In a new twist to the growing problem of identity theft in hospitals, a volunteer at Jackson North Medical Center was caught using a smart phone to take photographs of more than 500 patient records, the hospital system announced Friday.
The volunteer’s misdeeds unraveled in a bizarre case that started in January, when Miramar police responded to a report of suspicious activity to find three men sitting in a car in a McDonald’s parking lot for several hours working furiously on laptops, apparently using the restaurant’s free wi-fi to file tax returns, according to court documents.
Carlos Migoya, chief executive of the Jackson Health System, said Friday in a memo to county leaders that his staff had learned of the problem in March, but federal agents asked that the case be given no publicity until they completed an investigation.
In the McDonald’s parking lot, police found that the men had a stack of papers with the names of more than 100 people with their Social Security numbers and addresses, according to court documents. Darian McKenzie, 21, was arrested. He later told police that he had received the confidential information from Loverson Gelmine, 21, a volunteer at Jackson North.
Sign Up and Save
Get six months of free digital access to the Miami Herald
Police recorded phone calls between McKenzie and Gelmine that led to another meeting in a McDonald’s, where they used the free wi-fi as they worked on a laptop to fill out a fraudulent tax return that they planned to submit online, according to court documents. Police recorded the event and arrested them before they filed the return.
Gelmine later admitted he had been selling the patient information — getting $300 for 50 names, according to court records. He was sentenced to two years in prison for aggravated identity theft. McKenzie was sentenced to three years’ probation.
Theft of patient data has been increasing in hospitals in South Florida and throughout the country. In September, the University of Miami announced that untold thousands of patients had their information stolen over 22 months. Last year, Jackson said an employee had stolen information on 1,800 patients.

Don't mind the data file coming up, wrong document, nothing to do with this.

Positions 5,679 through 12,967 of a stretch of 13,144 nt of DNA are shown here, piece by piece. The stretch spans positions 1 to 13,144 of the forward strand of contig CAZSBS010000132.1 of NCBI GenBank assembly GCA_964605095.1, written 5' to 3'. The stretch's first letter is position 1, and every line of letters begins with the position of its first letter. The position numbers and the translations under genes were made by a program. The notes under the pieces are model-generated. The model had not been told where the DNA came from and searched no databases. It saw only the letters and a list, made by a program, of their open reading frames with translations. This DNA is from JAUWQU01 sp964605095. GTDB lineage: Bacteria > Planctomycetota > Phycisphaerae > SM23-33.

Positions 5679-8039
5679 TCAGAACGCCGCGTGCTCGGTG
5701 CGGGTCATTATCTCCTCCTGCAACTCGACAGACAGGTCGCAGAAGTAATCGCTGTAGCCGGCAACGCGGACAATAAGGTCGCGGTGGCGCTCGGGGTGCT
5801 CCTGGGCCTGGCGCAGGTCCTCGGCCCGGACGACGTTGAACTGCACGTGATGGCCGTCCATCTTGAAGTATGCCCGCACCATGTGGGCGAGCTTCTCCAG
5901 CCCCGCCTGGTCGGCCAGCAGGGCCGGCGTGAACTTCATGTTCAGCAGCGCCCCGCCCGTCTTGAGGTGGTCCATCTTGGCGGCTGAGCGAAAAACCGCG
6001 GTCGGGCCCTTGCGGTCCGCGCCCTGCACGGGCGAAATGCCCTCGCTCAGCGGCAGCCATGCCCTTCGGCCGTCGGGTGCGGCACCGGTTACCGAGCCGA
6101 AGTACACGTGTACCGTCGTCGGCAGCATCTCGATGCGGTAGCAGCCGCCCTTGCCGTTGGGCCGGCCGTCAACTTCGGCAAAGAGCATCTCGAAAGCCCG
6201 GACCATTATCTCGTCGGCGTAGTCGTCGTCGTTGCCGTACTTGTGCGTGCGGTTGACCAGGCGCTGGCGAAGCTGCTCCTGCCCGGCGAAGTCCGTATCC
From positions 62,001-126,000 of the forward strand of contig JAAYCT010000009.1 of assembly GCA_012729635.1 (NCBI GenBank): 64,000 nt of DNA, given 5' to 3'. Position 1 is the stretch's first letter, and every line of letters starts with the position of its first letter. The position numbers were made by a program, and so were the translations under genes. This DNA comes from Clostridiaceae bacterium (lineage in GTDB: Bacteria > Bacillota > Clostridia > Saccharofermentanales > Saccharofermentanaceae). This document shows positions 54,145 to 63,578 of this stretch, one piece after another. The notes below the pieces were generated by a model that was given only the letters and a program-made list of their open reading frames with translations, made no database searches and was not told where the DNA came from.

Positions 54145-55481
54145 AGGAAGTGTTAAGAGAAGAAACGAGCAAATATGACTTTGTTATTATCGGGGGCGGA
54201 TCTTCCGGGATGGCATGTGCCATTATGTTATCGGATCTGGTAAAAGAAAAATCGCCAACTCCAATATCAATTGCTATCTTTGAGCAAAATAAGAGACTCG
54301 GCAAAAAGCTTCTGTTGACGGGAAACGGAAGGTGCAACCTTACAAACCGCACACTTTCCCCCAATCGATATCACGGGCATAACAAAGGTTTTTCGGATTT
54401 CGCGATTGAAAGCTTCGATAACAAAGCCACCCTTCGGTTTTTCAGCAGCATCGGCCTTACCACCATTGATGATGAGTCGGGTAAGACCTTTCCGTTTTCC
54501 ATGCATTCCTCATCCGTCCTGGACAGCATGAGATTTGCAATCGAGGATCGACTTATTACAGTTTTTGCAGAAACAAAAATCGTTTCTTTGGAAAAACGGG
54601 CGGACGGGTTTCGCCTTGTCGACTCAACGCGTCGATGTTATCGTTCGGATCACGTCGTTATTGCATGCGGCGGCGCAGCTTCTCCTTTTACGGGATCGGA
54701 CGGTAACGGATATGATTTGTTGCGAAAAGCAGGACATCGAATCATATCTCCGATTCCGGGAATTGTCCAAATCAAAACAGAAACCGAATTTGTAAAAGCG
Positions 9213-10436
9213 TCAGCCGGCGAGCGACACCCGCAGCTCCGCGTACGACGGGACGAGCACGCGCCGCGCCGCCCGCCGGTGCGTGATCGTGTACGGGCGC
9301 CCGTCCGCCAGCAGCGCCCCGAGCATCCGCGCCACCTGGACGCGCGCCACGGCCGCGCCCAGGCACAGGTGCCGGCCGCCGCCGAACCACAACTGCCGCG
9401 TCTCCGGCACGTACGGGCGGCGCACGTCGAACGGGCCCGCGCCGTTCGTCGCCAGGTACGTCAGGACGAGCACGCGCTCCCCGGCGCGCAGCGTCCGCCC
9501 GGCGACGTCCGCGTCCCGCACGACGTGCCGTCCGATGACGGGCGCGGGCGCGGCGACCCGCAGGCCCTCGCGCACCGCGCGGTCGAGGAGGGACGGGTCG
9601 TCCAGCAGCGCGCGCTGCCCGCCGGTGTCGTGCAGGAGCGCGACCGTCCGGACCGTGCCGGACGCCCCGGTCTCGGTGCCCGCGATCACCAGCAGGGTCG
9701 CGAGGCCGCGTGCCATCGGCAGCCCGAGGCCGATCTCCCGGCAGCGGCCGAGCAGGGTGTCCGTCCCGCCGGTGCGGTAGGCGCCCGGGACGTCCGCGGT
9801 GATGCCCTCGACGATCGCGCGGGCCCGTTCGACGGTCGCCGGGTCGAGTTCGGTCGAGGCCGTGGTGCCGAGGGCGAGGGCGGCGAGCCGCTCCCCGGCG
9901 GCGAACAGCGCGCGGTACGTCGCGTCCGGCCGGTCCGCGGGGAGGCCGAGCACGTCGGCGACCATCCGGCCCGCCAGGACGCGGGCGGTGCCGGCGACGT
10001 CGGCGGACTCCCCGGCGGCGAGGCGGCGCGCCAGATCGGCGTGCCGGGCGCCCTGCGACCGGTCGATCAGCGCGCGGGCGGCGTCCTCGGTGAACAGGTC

In 2006, a front desk coordinator at the Cleveland Clinic in Weston was charged with downloading computer information on 1,100 patients that was used to submit $2.8 million in fraudulent claims to Medicare.
In virtually all such cases, hospitals employees with access to computers obtain the data and then resell the information to others who create phony claims that are then sent to insurers or the Internal Revenue Service.
The latest Jackson case reveals that the ever-growing use of camera-equipped phones makes it easy to steal information even without computer access.
Gelmine served as a volunteer in the Jackson North emergency room without computer access. He used his phone to take photos of paper records, according to Migoya’s memo. The memo indicated that investigators found Gelmine’s phone contained 1,200 photos of records of 566 patients on his phone.
On Friday, as required by law in identity theft cases, Jackson made a formal announcement of the problem. Migoya said that the patients involved had been notified and offered free credit-monitoring services.
Jackson has created a “more robust orientation program [that] now informs volunteers that they may not use smartphones in patient-care areas — doing so is grounds for immediate dismissal,” Migoya said.
With the advent of electronic records, patient information has been increasingly at risk. In 2010, AvMed, the health insurer, reported that data of 1.2 million patients was on two laptops stolen from its offices. In 2008, data on 2.1 million University of Miami patients was inside in a box taken from a parked van.
In both those cases, it is unclear whether the data was ever used for fraudulent claims.
Miami Herald staff writer Jay Weaver contributed to this article.